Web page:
Alice Boyle works with layers of plaster because this process and the artworks themselves then have a sense of the primitive, giving the feel of pictograms or petroglyphs of ancient caves. Alice Boyle makes marks into the plaster with, various utensils, forcing her to be spontaneous as the final layer of plaster dries rapidly. It commands her from the start not to be too precious and to let her piece take on its own life in process. With my own intuitive and instinctive relating with the materials I could readily respect this artist and her creative process. Alice Boyle’s distinctively original work within this 2017 exhibition “Think Less, Feel More” was both wildly expressive yet also composed with an astutely detailed vision which frequently challenged and emotionally touched the viewer. As the title of the exhibition suggested, her work was there to be observed without too much thought and deep analysis rather the preference was just to go with the flow, to be in the present moment with one’s emotions.
Like Alice Boyle there needs to be clarity concerning the exhibition ideas and details that will make my exhibition stand out which is relevant on a personal level. There is a need to highlight the artwork and what sets me, my creative process and work apart. Press releases, artist statements, catalogues, posters, exhibition cards, invitations have all been evidenced with Alice Boyle which can prove to be extremely useful before, during, and after the exhibition. Use of these including the flyers to advertise the exhibition alongside the artwork before the exhibition remains a priority goal.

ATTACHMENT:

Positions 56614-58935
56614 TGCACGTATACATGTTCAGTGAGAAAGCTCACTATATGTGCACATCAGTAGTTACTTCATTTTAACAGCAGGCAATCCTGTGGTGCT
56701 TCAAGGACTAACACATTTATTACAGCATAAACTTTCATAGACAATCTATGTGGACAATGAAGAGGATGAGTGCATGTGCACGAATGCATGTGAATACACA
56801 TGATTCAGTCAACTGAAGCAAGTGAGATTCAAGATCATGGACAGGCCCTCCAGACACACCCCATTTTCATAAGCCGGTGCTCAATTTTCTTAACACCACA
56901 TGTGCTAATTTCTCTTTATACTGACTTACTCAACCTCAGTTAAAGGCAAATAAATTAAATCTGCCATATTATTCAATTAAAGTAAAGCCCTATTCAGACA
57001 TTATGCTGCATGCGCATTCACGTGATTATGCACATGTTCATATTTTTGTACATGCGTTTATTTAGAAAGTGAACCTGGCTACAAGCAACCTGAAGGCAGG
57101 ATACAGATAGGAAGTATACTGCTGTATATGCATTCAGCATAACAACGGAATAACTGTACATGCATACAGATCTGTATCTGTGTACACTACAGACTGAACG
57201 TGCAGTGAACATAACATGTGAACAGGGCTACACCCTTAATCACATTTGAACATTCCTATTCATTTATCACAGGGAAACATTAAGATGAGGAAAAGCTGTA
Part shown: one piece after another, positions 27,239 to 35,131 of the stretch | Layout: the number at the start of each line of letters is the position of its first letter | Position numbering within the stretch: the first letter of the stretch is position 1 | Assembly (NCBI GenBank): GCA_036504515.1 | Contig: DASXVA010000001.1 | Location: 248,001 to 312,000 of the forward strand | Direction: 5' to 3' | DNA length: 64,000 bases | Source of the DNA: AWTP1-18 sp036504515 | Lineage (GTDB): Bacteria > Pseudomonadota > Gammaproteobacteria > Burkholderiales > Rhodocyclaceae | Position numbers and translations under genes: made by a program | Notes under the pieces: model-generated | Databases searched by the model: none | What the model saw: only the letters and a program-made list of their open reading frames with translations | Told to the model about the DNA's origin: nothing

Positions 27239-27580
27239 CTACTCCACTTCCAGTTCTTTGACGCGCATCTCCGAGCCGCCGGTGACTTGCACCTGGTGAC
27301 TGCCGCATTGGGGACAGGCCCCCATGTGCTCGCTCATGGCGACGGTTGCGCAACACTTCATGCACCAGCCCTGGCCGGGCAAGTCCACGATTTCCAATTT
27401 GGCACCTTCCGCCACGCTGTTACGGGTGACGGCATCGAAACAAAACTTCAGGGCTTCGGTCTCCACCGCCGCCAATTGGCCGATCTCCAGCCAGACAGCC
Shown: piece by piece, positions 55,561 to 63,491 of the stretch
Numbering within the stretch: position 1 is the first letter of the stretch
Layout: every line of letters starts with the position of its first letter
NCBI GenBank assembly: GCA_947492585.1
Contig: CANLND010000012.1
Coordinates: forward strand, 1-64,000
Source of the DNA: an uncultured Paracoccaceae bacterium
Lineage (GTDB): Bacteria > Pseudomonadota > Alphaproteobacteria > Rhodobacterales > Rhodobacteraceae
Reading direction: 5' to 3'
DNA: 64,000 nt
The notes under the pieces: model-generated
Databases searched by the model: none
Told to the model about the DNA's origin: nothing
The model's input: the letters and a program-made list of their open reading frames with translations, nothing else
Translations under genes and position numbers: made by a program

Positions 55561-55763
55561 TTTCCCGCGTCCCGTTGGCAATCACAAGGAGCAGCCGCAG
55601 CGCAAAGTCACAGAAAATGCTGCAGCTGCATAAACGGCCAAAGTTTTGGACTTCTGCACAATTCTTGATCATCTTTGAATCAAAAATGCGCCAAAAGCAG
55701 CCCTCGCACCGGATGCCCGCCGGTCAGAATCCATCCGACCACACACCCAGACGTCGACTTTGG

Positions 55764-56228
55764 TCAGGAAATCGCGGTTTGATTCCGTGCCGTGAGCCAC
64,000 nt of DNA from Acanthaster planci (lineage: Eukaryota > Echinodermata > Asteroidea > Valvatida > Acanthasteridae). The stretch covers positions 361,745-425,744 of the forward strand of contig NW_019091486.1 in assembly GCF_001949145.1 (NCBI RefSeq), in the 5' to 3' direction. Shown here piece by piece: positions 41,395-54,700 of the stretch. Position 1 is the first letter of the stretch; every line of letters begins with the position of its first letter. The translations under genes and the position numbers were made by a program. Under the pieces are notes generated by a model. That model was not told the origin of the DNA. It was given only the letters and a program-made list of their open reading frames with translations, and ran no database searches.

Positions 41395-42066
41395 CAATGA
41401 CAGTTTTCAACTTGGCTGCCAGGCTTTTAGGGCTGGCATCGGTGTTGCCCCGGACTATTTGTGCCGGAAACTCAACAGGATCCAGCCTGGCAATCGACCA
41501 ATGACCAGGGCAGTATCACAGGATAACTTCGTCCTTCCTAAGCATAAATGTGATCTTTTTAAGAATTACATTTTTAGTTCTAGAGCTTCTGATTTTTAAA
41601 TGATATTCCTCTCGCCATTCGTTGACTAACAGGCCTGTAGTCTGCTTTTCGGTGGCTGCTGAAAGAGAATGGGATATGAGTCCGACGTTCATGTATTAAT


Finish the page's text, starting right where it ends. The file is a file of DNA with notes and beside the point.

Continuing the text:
Alice Boyle (2012) The Inward Journey’, at The Bedfordbury Gallery, 3 Bedfordbury, Covent Garden, London, WC2N4BP. Exhibition run from the 15th – 21st May 2012. As part of the concept of the show, five people with very different interests named each of the artists paintings. Each painting was exhibited with the five titles displayed on the walls, but without reference to whose title was whose. The flyer included a preferred image to represent the artist, her artwork and the exhibition.